Monday, April 21, 2014

She wraps her arms around his frail shoulders

"I hear the slight rustle of her skirt, and her soft voice saying, “Wait, Isaac—” just before it becomes muffled. So sharply, so unexpectedly does it happen, that it makes me giddy with curiosity; and so, I do what I have to do: I lift the flap of the tent, allowing light in, to peek in on them; and what I see leaves me dumbfounded. 
There she is, kneeling down before him amidst ripples of silk. She wraps her arms around his frail shoulders, draws closely and kisses him, long and full, on his mouth. And then, when she rises up, you can see that his face is confused, and his hand is trembling a little."

In this excerpt Yankle describes his mother Becky, modeled after the biblical figure of Rebecca. Her husband Isaac is lying on his deathbed. He is blind, and waiting for his firstborn son Esav to come back from the hunt, so he can give him the blessing.  Becky plots to deceive the old man. In my story, A Favorite Sonshe goes into his tent to say her last farewell, and just before sending Jacob in to execute her criminal plan, she kisses her husband. Watching this from a distance, Yankle says:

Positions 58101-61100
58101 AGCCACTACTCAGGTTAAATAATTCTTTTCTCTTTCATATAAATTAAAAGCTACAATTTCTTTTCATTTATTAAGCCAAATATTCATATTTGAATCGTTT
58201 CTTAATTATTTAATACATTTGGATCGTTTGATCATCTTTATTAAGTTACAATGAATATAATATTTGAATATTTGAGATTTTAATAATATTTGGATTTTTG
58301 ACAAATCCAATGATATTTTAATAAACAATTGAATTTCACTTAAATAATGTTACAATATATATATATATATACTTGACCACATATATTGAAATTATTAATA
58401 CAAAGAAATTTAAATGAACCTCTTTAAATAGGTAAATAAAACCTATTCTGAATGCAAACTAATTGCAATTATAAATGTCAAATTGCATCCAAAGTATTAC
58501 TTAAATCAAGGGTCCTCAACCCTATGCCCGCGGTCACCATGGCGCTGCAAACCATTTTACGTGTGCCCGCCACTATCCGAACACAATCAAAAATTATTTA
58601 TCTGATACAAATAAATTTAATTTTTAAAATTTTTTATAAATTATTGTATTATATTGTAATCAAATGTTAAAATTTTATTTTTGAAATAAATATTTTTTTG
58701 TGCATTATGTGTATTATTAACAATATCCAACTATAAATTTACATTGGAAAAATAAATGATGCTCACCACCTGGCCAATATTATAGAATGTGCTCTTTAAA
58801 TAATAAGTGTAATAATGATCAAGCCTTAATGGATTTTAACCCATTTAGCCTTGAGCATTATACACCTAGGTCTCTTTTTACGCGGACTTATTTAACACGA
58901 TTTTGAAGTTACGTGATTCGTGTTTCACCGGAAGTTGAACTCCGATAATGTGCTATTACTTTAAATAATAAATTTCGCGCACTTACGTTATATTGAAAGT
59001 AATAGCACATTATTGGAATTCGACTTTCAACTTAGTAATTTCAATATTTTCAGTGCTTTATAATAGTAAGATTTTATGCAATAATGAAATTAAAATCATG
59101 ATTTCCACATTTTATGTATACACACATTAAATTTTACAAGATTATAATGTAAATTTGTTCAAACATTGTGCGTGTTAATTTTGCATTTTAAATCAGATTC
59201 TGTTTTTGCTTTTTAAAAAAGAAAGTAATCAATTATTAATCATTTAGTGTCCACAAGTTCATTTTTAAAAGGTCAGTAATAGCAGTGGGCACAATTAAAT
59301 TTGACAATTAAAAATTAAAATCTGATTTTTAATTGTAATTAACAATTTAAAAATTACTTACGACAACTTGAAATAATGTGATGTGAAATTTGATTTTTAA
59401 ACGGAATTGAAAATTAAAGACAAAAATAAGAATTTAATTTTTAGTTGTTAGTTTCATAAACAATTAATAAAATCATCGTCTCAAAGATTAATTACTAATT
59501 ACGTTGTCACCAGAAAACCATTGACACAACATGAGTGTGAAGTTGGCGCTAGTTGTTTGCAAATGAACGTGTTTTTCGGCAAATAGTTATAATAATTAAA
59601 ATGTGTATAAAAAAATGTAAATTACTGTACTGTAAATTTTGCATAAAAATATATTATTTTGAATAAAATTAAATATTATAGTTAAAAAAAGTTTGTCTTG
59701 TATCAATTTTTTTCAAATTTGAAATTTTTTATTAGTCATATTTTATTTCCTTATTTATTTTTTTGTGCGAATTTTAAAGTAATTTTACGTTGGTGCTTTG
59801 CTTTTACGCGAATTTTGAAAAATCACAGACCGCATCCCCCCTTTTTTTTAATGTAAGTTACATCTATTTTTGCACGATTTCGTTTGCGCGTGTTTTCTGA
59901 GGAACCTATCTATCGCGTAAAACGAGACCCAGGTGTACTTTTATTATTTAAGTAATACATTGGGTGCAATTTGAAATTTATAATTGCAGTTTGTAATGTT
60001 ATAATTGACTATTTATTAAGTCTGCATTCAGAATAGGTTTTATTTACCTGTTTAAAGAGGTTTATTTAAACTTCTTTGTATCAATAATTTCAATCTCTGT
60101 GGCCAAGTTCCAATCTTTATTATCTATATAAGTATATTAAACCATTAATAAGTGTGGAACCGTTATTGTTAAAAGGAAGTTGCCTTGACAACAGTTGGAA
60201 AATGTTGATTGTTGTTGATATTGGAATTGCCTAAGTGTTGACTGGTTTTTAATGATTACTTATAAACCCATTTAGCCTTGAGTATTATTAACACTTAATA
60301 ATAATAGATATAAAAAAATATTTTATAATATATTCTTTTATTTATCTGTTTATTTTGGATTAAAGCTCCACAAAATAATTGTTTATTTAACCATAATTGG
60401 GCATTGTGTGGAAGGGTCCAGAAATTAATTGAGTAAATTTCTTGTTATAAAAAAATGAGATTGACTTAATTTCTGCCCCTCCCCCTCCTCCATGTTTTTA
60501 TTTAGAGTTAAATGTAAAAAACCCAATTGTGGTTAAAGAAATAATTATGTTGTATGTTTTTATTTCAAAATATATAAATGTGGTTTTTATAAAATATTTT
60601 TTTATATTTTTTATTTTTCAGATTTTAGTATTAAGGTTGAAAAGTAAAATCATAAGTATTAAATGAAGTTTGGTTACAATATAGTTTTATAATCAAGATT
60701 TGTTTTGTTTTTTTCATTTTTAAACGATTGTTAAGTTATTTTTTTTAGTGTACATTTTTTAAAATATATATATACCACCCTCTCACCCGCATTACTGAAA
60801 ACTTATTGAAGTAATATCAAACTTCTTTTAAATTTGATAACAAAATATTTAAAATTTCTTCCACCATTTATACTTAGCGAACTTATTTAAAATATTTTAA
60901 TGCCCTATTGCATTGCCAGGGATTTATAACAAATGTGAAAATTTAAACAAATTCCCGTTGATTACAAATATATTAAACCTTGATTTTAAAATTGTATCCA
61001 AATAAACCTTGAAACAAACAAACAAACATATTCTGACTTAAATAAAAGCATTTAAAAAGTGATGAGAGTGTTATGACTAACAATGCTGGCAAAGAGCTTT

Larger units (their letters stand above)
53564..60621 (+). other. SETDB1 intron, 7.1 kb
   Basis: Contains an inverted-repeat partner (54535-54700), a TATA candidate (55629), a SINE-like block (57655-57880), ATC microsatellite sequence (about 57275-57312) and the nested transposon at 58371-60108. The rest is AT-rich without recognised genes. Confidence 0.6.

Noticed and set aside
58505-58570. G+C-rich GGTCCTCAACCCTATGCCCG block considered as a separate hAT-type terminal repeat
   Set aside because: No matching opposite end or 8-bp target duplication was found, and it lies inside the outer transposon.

"I have to wonder: What was that kiss? Her way to say farewell? Was it inspired by some old memory, some image of their younger days—or else, was it designed to make him vulnerable, make him ready for me, just in time for my entrance? I agonize, I puzzle over that kiss. Was it act of love—or of deceit?"

Take a listen to this paragraph read by my gifted narrator, David Kudler:

If your browser wouldn't play it, try this.

My small clay sculpture, The skirt

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